While the arrival of messaging services such as Slack might lead many to believe that email is beginning to lose its place in the 21st Century, the volume of emails being sent on a daily basis continues to grow year on year. In fact, research looking at email trends has predicted that by the end of 2022, the number of business and consumer emails sent per day will exceed 333 billion – representing more than 4 per cent growth per year for the next four years.
The bottom line is that email is still essential for everyday interaction - be it at work, at home, or even on the move. Despite the attempts of newly developed messaging services to disrupt the way people communicate, email is here to stay.
For that very reason, what possible excuse could a business have for not utilising email to its full potential? It’s one thing to use a reliable and pain-free system, but too many companies overlook the benefits of optimising email hosting for their business. Tapping into this potential can be vital for a company in its quest for brand power.
So how can telecommunications companies and Internet Service Providers (ISPs) get their brands at the forefront of their customers’ thoughts - and stay there - using email? The answer is white label email. Branded email can boost company recognition, value and trust, all while allowing companies to cross-sell, upsell, and have a direct digital channel into their customers’ inboxes, without relying on third parties such as Facebook, Google and Twitter.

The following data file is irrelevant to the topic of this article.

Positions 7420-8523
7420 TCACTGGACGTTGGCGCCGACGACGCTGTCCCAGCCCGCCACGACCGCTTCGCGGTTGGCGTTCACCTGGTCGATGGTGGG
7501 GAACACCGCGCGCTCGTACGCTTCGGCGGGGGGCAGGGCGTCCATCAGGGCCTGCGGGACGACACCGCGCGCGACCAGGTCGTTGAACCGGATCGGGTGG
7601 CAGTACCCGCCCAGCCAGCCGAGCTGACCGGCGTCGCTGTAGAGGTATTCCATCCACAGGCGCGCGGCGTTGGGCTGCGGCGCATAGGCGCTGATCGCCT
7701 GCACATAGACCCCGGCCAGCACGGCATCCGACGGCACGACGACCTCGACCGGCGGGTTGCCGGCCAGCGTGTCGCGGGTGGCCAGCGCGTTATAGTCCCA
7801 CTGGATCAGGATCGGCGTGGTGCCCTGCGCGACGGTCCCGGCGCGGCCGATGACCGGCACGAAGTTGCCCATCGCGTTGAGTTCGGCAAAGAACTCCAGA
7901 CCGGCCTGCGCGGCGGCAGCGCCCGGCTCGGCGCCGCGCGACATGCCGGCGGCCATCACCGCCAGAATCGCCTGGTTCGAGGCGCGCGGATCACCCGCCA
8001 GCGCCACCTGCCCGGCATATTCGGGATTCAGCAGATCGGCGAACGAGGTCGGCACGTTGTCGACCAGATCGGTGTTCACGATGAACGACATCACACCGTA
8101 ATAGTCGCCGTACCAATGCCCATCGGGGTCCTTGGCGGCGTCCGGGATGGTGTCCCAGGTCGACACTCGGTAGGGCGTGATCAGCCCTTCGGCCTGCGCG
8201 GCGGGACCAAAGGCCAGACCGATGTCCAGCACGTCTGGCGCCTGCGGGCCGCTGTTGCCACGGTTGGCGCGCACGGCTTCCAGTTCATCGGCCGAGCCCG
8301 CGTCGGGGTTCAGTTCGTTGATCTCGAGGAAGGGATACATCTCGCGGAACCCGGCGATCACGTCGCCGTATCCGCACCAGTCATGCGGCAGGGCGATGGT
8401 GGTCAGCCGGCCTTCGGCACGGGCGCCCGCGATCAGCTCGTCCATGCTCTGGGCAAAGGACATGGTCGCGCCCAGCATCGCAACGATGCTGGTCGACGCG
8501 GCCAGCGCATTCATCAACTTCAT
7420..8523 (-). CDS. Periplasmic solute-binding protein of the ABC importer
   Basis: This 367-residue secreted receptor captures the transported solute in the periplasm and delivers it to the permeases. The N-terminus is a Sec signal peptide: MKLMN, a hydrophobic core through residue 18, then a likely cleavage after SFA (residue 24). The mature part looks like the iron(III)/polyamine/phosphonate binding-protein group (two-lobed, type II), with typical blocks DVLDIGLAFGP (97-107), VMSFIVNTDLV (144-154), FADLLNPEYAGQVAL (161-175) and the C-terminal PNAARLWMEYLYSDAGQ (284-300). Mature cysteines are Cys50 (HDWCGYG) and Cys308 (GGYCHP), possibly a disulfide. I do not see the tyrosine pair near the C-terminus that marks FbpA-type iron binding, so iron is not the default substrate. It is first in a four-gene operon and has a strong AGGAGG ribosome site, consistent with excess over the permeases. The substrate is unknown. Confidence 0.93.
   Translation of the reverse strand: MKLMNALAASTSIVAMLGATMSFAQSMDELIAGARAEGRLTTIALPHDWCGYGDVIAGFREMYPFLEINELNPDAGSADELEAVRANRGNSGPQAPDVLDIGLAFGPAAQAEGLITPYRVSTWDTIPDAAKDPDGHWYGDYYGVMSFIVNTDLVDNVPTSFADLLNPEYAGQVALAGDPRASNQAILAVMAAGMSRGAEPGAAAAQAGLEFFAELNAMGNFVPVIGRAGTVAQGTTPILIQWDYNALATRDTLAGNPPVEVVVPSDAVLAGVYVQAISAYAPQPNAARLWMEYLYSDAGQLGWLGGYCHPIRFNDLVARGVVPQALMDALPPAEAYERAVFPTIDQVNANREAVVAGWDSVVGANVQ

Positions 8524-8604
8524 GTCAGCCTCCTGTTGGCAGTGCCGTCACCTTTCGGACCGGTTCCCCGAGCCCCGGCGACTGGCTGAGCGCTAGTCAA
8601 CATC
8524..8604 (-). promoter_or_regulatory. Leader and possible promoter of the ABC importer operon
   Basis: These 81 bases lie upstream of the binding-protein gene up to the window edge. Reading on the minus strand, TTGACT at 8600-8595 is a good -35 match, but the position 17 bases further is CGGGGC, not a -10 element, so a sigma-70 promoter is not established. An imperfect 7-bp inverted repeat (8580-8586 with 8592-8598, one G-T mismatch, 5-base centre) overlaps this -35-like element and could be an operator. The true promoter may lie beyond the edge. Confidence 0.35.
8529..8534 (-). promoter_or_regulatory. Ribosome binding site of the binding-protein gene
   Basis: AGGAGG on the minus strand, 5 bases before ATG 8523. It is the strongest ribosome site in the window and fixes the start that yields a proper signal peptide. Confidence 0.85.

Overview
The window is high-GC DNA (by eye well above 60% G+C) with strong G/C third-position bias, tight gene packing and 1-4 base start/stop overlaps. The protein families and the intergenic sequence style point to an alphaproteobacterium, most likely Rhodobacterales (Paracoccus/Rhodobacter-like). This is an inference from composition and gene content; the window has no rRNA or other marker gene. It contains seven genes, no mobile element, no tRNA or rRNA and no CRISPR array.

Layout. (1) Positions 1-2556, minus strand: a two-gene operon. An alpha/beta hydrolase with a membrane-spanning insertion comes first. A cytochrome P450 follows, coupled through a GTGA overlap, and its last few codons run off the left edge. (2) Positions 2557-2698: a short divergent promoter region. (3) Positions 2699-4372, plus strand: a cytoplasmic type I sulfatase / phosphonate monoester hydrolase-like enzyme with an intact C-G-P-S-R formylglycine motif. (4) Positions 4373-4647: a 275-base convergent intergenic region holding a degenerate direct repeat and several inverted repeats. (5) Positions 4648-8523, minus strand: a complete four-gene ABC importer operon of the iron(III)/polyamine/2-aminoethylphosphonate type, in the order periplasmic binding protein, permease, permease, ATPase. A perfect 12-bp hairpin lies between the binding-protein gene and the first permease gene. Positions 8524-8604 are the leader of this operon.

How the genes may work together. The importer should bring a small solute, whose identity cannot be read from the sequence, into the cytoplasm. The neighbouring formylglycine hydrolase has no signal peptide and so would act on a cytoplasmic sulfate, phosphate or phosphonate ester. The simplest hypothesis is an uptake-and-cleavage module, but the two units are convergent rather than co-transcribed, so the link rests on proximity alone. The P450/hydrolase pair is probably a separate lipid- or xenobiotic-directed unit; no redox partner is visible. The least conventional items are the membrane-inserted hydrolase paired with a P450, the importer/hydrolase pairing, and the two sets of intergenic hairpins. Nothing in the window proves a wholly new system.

Delivering your brand straight to the inbox
On the face of it, white labelling is straightforward: customising an email hosting platform with your own name and branding, so that every time your customers log into webmail, it’s you they remember, not Google or Yahoo. However simple it may seem, the effects of this can be extraordinary. According to DMA Insight, 99 per cent of consumers check their emails every single day. Furthermore, across the course of that day, through mobile, home and work channels, on average, those consumers are peering into their inbox around 20 times.
It’s a marketer’s paradise. No advertising algorithms are needed to navigate to reach your target audience. White label email hosting enables marketers to deliver their brand directly to their customer for mindshare, as well as enabling easy access for cross-sell and upsell opportunities.
Getting your brand into a customer’s inbox on a frequent basis can have a lasting effect. Imagine, for example, that you provide internet access for a customer, and another company provides the same customer’s phone lines. Even if your service is impeccable, and the phone lines that your competitor is providing are prone to faults, it might not even occur to the customer to move their phone lines to you as well. That is, unless that brand recognition earned by email hosting has put your company front of mind consistently for long enough that your customer decides to transfer their phone business to you too.